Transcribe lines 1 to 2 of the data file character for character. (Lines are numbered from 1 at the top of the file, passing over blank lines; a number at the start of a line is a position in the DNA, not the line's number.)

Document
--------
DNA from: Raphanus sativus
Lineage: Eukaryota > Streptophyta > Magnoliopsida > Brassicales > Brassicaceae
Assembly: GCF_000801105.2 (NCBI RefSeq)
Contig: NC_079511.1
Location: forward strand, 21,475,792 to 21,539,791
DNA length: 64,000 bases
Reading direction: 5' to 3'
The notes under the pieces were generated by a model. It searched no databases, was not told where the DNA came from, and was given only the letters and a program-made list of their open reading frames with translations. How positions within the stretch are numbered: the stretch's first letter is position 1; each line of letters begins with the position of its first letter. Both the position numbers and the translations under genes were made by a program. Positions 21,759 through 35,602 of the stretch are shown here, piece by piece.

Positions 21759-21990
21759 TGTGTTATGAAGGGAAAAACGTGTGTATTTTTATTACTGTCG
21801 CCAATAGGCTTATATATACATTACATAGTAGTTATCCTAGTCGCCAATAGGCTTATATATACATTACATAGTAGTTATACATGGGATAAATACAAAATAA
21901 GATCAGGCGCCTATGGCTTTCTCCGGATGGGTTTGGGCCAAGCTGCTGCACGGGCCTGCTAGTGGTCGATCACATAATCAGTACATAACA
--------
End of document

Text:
DNA from: Raphanus sativus
Lineage: Eukaryota > Streptophyta > Magnoliopsida > Brassicales > Brassicaceae